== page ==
|Claude Oscar Monet|
|Born||Oscar Claude Monet
Nov. 14 1840
|Died||Dec. 5, 1926 (at age 86)
|Famous Paintings by Claude Monet|
|Woman with a Parasol|
|San Giorgio Maggiore at Dusk|
|Women in the Garden|
|Snow at Argenteuil|
|Beach in Pourville|
|Bridge over a Pond of Water Lilies|
|Garden at Sainte-Adresse|
Monet was born November 14, 1840 on 45 rue Lafitte, in the Ninth Arrondissement of Paris. He was the second son and was baptized at the Notre-Dame of Lorette. His dad wanted him to go into the family grocery business, but he refused. On April 1, 1851, he enrolled at Le Havre Secondary School for arts. To earn money, he sold caricatures for 10-20 francs. His first apprenticeship was to Jacques-François Orchard, a former student of Jacques Louis David. Eugène Boudin taught him how to use oil paints, and introduced him to painting “en plein air.”
On January 28, 1857, his mom died when he was 16. Monet was sent to live with his widowed aunt, Marie-Jeanne LeCadre. He frequently traveled around Paris, and the Louvre. On one of his many trips, he met Éduard Manet, who he became good friends with.
In June of 1861, he joined the first regiment of the African Light Calvary in Algeria. He lasted two years out of his seven year contract. Monet contracted Typhoid, and his aunt got him out, as long as he agreed to take art lessons. Instead of going to a school like she wanted him to, he took private lessons with Charles Glyne. Monet became friends with another student of Charles, Augustus Renoir.
Claude’s first major painting that brought him recognition in the art world was La Femme à la Robe Verte, finished in 1866. The girl in the picture, Camille Doncieux, would soon become Monet’s wife. In 1868, Camille gave birth to Jean, a son. Monet was in no shape to be a father, and tried to commit suicide by drowning himself in the Seine River. His financial state was tumultuous, for he hadn’t become the prominent artist that he wanted to be yet, and didn’t have the money to raise a family. Later on this year, he painted On the Bank of the Seine, Bennecourt, which is considered his first Impressionist painting. The focus in the work is on how water reflects light, and is composed of quick brush strokes to make it seem like it’s a passing moment. Camille is the young woman on the bank.
With the outbreak of the Franco-Prussian War in 1870, the family fled to England. While there, Monet studied the landscapes of John Constable and the technique of J.M.W. Turner. On June 28, 1870, Claude married Camille at last. In May of 1871, they moved to Zaandam, North Holland. Things were going well, but for some reason the police suspected Monet of Revolutionary activity. The Monet’s returned to France that November.
Impressionism: Sunrise was painted the next year. The work caused so much controversy that is wasn’t allowed into the exhibitions going on at the time. The painting only captures a moment in time, rather than a scene of eternity. The sun shimmers in the water, casting a bright orange glow in its path. A hostile critic is the reason this work and period is called Impressionism, and he coined the name after seeing this work. Other famous artists of the Impressionism period are Monet’s good friends, Éduard Manet, and Augustus Renoir.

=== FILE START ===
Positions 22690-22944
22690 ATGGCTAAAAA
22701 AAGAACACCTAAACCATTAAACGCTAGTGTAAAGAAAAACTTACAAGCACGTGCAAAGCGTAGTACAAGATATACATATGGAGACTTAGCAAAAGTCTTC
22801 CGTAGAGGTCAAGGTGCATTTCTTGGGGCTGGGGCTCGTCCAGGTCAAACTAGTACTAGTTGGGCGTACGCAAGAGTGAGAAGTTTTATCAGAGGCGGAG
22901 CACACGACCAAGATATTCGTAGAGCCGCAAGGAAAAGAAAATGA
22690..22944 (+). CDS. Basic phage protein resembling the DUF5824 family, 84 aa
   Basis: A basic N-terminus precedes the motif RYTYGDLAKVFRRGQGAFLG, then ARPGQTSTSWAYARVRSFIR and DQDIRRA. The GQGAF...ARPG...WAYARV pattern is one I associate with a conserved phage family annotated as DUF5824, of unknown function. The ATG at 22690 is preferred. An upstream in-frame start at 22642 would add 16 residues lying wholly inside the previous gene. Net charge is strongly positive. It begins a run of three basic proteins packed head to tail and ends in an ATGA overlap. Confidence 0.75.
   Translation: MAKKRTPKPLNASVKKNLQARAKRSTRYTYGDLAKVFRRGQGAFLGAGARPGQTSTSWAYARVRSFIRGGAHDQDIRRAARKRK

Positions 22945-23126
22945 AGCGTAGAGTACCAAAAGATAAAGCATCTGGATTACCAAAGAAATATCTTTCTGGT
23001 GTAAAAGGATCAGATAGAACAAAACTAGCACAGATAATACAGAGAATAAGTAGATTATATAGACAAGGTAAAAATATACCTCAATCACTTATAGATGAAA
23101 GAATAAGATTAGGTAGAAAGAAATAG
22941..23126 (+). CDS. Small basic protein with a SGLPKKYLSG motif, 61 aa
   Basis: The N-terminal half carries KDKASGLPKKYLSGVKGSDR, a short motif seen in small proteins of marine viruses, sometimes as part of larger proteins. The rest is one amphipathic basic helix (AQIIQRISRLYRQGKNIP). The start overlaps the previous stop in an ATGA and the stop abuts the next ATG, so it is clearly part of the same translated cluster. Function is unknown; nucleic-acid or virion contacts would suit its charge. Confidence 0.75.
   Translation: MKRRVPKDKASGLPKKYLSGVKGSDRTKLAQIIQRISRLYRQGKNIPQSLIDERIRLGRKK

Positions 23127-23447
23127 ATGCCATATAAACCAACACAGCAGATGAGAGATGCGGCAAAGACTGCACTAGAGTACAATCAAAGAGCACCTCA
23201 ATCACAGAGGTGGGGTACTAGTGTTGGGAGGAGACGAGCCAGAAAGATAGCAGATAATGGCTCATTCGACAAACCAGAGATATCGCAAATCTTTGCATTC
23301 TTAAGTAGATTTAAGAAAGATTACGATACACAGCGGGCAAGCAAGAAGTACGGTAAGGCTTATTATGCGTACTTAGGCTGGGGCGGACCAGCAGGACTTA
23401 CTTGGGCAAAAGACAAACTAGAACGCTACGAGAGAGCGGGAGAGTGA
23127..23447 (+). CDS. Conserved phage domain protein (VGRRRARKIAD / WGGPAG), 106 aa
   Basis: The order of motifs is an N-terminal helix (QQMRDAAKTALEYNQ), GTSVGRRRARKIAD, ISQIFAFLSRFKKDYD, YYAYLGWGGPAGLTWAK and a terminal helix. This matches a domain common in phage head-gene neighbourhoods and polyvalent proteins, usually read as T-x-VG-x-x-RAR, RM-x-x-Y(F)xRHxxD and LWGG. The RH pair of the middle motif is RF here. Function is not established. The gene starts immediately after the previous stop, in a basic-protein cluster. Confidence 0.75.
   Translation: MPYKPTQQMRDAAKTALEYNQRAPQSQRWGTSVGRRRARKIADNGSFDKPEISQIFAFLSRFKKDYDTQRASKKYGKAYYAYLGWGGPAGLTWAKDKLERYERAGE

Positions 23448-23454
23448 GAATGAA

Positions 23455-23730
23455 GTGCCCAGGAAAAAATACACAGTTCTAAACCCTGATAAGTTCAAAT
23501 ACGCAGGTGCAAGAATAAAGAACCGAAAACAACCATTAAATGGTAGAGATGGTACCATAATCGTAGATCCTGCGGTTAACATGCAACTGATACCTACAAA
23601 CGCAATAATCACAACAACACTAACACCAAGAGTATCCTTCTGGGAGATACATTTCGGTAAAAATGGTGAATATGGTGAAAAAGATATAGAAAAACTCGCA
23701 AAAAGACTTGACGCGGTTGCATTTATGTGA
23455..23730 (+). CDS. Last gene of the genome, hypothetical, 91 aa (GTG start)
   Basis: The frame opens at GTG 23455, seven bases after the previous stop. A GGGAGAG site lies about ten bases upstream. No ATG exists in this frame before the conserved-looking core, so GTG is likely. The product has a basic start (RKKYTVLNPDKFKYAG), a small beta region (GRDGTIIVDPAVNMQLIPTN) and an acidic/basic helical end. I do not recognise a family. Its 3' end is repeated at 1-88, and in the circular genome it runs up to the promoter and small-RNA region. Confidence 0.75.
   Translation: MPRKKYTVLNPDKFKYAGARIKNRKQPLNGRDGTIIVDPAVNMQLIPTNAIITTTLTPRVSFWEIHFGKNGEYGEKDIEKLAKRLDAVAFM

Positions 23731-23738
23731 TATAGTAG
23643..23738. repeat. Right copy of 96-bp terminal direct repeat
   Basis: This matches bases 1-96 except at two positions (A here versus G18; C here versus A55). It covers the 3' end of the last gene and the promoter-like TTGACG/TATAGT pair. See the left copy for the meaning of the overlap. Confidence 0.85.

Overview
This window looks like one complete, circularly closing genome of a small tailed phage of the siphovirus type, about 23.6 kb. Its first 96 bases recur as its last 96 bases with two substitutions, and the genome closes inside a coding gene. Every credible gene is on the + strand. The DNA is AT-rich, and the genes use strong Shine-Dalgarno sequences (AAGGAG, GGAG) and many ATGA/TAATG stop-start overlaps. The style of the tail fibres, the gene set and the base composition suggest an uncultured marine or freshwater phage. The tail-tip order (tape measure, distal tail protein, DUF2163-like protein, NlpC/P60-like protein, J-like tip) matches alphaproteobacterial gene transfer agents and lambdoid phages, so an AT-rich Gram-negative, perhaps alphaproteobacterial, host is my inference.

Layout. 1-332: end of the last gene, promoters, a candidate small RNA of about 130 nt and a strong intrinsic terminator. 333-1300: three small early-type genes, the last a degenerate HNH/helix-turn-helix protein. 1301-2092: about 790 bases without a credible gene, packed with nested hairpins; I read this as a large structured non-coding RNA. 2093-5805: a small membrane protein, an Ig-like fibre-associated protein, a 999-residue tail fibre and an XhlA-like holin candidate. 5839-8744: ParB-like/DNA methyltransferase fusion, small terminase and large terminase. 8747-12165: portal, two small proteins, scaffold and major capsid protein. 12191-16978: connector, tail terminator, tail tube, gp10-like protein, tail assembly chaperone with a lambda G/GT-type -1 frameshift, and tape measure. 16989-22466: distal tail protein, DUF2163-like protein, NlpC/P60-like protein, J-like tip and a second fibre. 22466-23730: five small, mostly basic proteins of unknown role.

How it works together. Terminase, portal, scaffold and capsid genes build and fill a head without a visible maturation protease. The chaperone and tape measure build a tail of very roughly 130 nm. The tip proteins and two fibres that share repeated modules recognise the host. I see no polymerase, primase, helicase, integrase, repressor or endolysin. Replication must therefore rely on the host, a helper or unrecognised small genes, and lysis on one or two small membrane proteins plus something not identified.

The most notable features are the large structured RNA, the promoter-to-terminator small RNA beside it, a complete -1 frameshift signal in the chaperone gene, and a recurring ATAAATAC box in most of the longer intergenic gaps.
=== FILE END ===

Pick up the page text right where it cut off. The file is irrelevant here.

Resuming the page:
Camille became ill in 1876, after having their second son Michel. She died of tuberculosis on September 5, 1879. At the time, the Monet’s had been sharing a house with another family, and that woman’s husband left her about the same time Camille died. The woman, Alice Hoschedé stayed there with Monet to look after his two kids as well as her own. Monet eventually married Alice in 1899.
From 1892-1894, he did a series of oil paintings on Rouen Cathedral. They depict Rouen at different times of the day, depending on how the sun is reflecting off the Cathedral. The year he married Alice, he painted the Japanese Bridge series, for that was their garden in their backyard.
The Water Lilies Series, perhaps some of his most famous paintings, were finished shortly before his death. In his later years, he was going blind, and by the time he died, he was blind. These paintings seem very fuzzy in quality compared to some of his other works, but it’s because he couldn’t see what he was doing. Claude Monet died of lung cancer on December 5, 1926 at the age of 86. He is buried at Giverny Church Cemetery. His home and garden were bequeathed to the French Academy of Fine Arts.
One thing people forget about Impressionism is that it saved painting. The camera was developed during the previous period of Realism, and no painting can compare to the exact and fresh quality of a picture. With Impressionism, the painting isn’t meant to be an exact scene, or place; Just a lively moment happening, not meant to stay. Monet and the other artists sort of revitalized a dying industry, giving it life when it had been almost been left to extinction.
Unfortunately, paintings by such masters like Monet have high value, and have been stolen. The piece Falaises Près de Dieppe has been taken twice. Once in 1998, where the Curator and two accomplices were jailed after they were found in possession of it, and again, in 2007, but it has yet to be recovered. Monet’s works are scattered worldwide, and almost every museum has at least one Monet in their collection to show off.